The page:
For the healthy root intellect, urgency has its origins in the past. The radicalized root-intellect freedom fighter has no goal in mind; he is motivated by those experiences in his past which aroused his compassion and his contempt for the criminal regime whose actions aroused that compassion. (Recent research tends to refute theories of indoctrination being a predominant factor in the radicalisation process). The radicalized branch-intellect freedom fighter may be able to recount similar formative experiences. He is motivated, however, by a vision of his country governed not with brutality and corruption but with justice and compassion.
Future-related motivation can only be in conflict with the root-intellect’s natural past-rooted and identity-based extraverted motivation. Motivation which relates to e.g. an aim, hope, goal or consequence is, for the past-oriented (root-intellect) extravert-type, always negative. In spite of all appearances to the individual, it is, in Freudian terms, a death wish. In the absence of any commitment to a cause, (perhaps having watched the 22-day Gaza massacre on TV or having become a parent – both are life-changing causes in my experience) it is vital for the root-intellect type to learn consciously to avoid goal-seeking and to cultivate the ability to live in and to “achieve” in the present.
This is immediately obvious from my own (root-intellect) motivation-fixated point of view but, to put it another way, in the case of the future-motivated root-intellect, the energic relationship between subject and object is reversed. It’s passive in potential, rather than active. He or she is no longer the originator of action, but a potential recipient of what the future will bring. (The flow of time is unconsciously perceived by him to be downward and inward). The intention or rather the unconscious wish of the motivationally future-oriented root-intellect personality is that the object act upon the subject. The self, instead of being the giver, the originator, is passive, in anticipation of future pleasures or, on the other hand, imagined miseries but, in both cases, the subject’s desire is that the object (the world) be at least kind to him.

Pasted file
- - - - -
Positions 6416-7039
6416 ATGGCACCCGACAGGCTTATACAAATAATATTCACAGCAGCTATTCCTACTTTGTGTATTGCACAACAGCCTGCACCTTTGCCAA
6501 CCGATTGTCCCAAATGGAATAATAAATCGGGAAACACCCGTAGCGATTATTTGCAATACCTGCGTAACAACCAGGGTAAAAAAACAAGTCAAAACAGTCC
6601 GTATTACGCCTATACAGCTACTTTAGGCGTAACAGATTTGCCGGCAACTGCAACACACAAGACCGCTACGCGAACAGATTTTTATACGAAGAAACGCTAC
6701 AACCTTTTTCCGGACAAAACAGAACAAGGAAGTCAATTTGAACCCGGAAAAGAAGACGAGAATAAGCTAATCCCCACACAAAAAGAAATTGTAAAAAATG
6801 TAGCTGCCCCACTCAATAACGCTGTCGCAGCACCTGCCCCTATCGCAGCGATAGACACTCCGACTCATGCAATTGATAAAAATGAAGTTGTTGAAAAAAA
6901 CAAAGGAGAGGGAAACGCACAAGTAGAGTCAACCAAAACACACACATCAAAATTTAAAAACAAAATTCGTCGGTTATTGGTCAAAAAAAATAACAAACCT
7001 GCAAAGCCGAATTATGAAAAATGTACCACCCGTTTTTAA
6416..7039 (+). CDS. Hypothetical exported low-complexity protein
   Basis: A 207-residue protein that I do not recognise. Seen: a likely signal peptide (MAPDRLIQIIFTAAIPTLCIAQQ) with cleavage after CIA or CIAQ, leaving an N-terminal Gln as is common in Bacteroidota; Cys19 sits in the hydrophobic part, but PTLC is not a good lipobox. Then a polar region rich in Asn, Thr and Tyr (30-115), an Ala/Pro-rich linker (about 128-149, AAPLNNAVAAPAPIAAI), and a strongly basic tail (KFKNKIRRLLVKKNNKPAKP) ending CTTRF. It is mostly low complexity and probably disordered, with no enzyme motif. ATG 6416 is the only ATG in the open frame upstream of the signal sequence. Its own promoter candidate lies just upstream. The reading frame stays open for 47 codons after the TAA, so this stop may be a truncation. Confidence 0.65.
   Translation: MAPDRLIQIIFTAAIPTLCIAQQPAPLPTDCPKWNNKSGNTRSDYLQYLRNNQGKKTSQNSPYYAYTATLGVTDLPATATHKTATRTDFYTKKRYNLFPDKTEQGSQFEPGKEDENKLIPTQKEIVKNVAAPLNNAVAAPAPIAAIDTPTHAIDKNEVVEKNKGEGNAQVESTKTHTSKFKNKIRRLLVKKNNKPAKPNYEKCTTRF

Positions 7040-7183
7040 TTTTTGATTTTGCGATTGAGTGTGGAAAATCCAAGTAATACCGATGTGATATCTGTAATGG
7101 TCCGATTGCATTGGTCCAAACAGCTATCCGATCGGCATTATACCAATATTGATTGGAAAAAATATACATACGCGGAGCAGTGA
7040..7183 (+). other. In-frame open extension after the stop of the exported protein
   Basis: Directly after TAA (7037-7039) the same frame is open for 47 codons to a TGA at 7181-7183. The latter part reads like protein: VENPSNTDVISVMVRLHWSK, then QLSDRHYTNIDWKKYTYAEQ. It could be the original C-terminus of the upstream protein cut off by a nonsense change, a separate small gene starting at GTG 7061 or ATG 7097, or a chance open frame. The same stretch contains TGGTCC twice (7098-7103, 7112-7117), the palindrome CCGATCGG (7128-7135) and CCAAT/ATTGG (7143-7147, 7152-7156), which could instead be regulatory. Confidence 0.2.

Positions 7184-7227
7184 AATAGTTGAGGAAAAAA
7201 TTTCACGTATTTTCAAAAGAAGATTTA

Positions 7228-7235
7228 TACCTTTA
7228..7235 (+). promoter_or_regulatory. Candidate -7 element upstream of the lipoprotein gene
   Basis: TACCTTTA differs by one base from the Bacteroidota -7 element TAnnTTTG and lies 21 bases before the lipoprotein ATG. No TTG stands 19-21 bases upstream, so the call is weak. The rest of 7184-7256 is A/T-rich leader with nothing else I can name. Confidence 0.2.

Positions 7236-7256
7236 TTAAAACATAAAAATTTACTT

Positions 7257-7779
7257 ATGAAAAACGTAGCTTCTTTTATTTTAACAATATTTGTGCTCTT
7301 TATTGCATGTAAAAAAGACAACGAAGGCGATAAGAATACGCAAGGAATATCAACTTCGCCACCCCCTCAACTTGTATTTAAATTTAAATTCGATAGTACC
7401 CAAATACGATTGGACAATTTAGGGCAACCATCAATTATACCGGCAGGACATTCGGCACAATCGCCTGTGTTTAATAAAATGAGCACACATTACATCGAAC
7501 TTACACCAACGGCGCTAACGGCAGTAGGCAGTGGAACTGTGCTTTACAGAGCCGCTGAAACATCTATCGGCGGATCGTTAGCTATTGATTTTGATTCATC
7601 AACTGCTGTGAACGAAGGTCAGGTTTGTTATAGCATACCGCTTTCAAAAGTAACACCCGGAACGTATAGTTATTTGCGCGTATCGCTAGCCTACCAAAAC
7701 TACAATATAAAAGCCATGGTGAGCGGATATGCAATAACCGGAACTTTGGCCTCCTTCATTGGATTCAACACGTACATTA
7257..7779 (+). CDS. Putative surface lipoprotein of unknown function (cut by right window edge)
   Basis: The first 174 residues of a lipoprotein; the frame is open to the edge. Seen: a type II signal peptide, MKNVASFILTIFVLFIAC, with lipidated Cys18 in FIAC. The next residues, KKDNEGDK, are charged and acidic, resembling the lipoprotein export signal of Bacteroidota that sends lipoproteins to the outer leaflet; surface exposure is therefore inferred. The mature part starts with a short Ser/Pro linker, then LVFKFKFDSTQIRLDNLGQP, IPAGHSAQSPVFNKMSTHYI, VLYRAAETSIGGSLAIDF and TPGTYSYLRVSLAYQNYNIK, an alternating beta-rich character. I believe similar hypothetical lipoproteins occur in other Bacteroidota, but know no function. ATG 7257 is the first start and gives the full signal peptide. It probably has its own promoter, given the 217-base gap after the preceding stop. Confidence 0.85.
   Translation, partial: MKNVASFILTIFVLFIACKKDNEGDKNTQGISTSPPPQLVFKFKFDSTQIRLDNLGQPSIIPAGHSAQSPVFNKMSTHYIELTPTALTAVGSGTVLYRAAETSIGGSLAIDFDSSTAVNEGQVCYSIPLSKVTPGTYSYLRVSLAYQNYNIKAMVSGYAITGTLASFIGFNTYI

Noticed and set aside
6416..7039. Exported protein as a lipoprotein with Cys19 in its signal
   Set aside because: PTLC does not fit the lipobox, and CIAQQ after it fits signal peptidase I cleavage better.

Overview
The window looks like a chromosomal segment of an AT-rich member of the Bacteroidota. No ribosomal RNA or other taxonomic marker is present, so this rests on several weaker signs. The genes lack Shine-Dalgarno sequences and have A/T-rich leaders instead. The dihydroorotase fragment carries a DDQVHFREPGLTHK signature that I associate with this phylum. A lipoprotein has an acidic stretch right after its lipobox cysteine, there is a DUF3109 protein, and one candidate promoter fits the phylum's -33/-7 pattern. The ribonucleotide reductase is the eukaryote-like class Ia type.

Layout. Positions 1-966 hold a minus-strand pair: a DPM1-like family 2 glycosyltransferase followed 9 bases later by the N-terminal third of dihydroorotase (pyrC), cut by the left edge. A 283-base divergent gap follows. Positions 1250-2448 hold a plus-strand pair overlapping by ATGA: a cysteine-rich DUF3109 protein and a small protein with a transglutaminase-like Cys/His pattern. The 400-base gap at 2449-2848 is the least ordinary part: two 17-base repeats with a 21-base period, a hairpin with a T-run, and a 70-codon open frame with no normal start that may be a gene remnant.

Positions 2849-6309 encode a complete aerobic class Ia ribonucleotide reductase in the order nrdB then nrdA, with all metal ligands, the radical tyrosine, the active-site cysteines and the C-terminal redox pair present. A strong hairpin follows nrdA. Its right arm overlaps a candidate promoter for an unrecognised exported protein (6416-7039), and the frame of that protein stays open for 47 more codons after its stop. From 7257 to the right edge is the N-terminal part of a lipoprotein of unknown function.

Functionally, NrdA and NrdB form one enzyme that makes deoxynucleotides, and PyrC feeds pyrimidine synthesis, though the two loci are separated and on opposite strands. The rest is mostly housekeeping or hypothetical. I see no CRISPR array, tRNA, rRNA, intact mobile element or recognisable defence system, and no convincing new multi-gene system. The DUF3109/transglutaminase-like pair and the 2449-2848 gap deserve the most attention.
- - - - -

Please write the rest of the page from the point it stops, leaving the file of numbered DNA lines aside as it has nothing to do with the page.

The predominantly passive relationship with the object, the condition of the common negatively-oriented personality, is something with which we are all familiar – “a man who is wrapped up in himself makes a very small package”. He tends to think the world revolves around him. He may tend to self-consciousness, seeking approval and popularity. Preoccupied with his own desires and fears, his primary concern is how the world treats him. He may score high on neuroticism but, more importantly, this unhealthy root-intellect type will consistently score high on introversion.
Thus, two personalities which are effectively opposite in the most important respects have customarily been classed together as belonging to one type: both the healthy branch-intellect and the unhealthy root-intellect being identified as introverts. The distinction is obviously crucial. The introverted urgency of the unhealthy root-intellect personality is passive in potential; the introverted urgency of the healthy branch-intellect personality is active in potential.
Altruistic motivation – an area almost completely neglected by modern psychology – is, I submit, a commonplace dynamic determinant of adult behaviour, marginally influenced by but effectively independent of basic needs and gratification drives.
Active and Passive Urgency for each Intellectual Type
|Intellectual Type||Active (Positive/Adult) Urgency||Passive (Negative/Infant) Urgency|
|Root Intellect (past intellectual orientation)||Extraversion (past-related motivation)||Introversion (future-related motivation)|
|Branch Intellect (future intellectual orientation)||Introversion (future-related motivation)||Extraversion (past-related motivation)|